As you say, there is no difference between using fractions or percentages - but if everyone inherits a % (or a specified fraction), nobody inherits the residue because there isn't one (think it through!). Hence the suggestion that people should be left a 'sum certain' - makes life a lot easier all round.
    Last edited by Dox; 07-05-2018 at 5:05 PM.
    • Middlestitch
    • By Middlestitch 7th May 18, 5:09 PM
    • 1,320 Posts
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    Middlestitch
    I beg to differ! What you have said is simply not correct. There is no fundamental difference between using percentages than fractions.
    Originally posted by Yorkshireman99
    No, you've misread it. The post didn't suggest using a fraction (which is merely a percentage in another format), but leaving fixed amounts to named beneficiaries (or at least some of them). Having been through this loop many times I couldn't agree more.

    The % route is especially problematic if the will needs to be varied after the death of the testator. Paying out the pecuniary bequests (fixed sums of money) means that the person receiving the bequest has no further claim on the estate, so at least you then need to think about/consult fewer people.
    Last edited by Middlestitch; 07-05-2018 at 5:16 PM.
    • Mojisola
    • By Mojisola 7th May 18, 5:10 PM
    • 29,788 Posts
    • 76,328 Thanks
    Mojisola
    As you say, there is no difference between using fractions or percentages - but if everyone inherits a % (or a specified fraction), nobody inherits the residue because there isn't one (think it through!). Hence the suggestion that people should be left a 'sum certain' - makes life a lot easier all round.
    Originally posted by Dox
    The problem with this is that a person's financial situation can change after they lose capacity to make a new will.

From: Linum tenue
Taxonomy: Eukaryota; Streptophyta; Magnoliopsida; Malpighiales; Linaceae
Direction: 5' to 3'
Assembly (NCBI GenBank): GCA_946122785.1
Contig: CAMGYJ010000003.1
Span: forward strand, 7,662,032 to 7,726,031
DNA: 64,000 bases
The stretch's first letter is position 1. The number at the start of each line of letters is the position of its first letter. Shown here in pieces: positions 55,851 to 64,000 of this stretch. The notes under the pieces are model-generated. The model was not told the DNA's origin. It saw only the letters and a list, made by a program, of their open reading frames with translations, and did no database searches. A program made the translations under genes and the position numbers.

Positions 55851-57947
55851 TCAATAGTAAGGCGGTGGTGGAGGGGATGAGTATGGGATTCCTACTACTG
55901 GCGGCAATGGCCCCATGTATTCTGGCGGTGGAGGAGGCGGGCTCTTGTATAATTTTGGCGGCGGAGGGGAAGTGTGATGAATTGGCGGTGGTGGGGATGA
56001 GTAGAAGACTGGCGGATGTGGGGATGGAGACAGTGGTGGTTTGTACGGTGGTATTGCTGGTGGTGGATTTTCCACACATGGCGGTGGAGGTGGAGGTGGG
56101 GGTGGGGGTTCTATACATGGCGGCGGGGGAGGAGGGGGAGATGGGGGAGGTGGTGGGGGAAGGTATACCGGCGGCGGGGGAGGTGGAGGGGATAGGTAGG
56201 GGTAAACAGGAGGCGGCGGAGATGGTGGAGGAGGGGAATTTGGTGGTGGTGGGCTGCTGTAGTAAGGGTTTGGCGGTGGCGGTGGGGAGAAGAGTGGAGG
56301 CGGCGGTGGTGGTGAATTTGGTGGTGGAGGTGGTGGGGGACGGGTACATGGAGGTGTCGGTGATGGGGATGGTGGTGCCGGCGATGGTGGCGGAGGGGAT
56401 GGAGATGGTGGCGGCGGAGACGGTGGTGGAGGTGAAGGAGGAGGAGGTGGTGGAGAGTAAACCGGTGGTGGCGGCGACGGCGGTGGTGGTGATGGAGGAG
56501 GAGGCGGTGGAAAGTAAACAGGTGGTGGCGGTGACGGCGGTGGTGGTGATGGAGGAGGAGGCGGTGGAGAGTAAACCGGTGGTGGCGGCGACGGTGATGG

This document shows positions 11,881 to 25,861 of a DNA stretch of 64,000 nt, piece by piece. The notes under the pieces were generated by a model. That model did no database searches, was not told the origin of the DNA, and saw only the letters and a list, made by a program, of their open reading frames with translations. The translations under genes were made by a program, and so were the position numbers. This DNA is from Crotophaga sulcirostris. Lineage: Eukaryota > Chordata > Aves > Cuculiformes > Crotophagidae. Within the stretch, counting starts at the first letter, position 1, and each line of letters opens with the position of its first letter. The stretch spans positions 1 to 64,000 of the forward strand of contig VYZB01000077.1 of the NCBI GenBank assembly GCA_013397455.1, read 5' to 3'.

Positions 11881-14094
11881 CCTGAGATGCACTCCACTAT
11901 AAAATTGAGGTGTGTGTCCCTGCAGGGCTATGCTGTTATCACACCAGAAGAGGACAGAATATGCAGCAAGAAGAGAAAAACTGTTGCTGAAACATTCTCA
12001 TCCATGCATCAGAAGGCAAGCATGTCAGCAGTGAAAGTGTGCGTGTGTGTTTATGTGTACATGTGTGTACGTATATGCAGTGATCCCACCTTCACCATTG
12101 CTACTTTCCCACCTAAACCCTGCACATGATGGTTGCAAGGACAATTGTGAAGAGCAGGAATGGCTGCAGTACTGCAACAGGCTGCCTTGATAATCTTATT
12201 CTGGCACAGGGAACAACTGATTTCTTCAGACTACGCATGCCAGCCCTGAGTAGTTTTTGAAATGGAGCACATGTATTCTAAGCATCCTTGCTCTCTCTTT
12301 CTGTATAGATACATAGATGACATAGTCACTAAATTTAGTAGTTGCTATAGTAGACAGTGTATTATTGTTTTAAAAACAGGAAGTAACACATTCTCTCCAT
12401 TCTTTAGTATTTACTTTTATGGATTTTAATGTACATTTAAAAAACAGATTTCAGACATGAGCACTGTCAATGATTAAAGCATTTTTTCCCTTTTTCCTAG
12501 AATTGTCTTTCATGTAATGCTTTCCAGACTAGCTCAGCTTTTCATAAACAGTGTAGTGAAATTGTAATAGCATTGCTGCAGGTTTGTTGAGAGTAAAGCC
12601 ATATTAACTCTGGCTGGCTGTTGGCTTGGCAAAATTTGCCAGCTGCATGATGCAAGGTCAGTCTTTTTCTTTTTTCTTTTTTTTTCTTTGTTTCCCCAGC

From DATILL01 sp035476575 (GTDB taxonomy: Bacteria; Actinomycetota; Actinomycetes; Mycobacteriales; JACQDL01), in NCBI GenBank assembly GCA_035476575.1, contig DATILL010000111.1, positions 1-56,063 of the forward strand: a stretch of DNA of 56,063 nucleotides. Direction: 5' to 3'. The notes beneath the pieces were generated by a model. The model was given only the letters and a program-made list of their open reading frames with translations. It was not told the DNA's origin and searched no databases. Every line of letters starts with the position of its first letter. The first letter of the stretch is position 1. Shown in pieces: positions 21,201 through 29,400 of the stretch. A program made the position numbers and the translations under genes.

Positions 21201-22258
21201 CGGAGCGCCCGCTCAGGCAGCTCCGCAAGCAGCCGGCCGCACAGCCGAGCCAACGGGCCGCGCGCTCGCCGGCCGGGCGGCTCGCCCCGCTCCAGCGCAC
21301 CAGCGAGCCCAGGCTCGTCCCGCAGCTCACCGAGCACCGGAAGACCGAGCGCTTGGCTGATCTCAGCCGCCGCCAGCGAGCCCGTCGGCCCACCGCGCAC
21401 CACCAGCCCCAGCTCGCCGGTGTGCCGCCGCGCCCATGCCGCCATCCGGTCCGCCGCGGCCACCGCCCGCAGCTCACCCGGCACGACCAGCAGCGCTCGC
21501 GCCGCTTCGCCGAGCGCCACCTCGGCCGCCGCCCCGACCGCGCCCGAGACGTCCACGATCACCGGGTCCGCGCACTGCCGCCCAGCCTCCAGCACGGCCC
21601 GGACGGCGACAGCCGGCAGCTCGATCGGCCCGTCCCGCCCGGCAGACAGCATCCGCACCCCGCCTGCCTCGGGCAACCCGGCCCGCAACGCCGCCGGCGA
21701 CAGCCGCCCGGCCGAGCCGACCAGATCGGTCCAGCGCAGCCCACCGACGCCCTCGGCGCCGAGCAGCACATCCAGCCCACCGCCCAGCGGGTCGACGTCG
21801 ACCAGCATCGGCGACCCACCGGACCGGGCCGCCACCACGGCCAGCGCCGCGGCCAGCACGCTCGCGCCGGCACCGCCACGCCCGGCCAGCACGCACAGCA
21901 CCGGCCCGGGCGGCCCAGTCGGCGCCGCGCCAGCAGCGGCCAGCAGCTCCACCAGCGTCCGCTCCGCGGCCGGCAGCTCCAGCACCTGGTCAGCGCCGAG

It would be galling if there was enough money left to pay the specific bequests but nothing for the residual beneficiary - so three charities get their £10k each but the deceased's child gets very little or nothing.
    • Yorkshireman99
    • By Yorkshireman99 7th May 18, 5:12 PM
    • 4,496 Posts
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    Yorkshireman99
    As you say, there is no difference between using fractions or percentages - but if everyone inherits a % (or a specified fraction), nobody inherits the residue because there isn't one (think it through!). Hence the suggestion that people should be left a 'sum certain' - makes life a lot easier all round.
    Originally posted by Dox
    I don.t think you understand what a residuary beneficiary is. There is no merit in what you say. Most testators. leave a variety of items unspecified in their will. Those are what usually make up most of the residue. Anyone left a specific sum, either by value or percentage, is NOT a residuary beneficiary.
    • another casualty
    • By another casualty 15th Jun 18, 5:40 PM
    • 3,648 Posts
    • 5,688 Thanks
    another casualty
    Don't get funeral cover - buy a funeral (reputable long lasting such as the Co-op). That way you can get what YOU want, all paid for. No need to worry if there is going to be enough left if things get difficult. If things ever get really bad financially then benefits will cut in a little earlier because the funeral is already off your savings total.

    Whilst I like the Skipton they are not the people to be taking financial advice from as they are not independent & there will be something in it for them, after all that is their business.
    Originally posted by badmemory
    I was watching the chase yesterday , and got a call from Skipton about whether I have had any more thoughts about doing a will .
    I politely told them I would get back to them . Itíll be a solicitor that does it . Not them . Thanks for that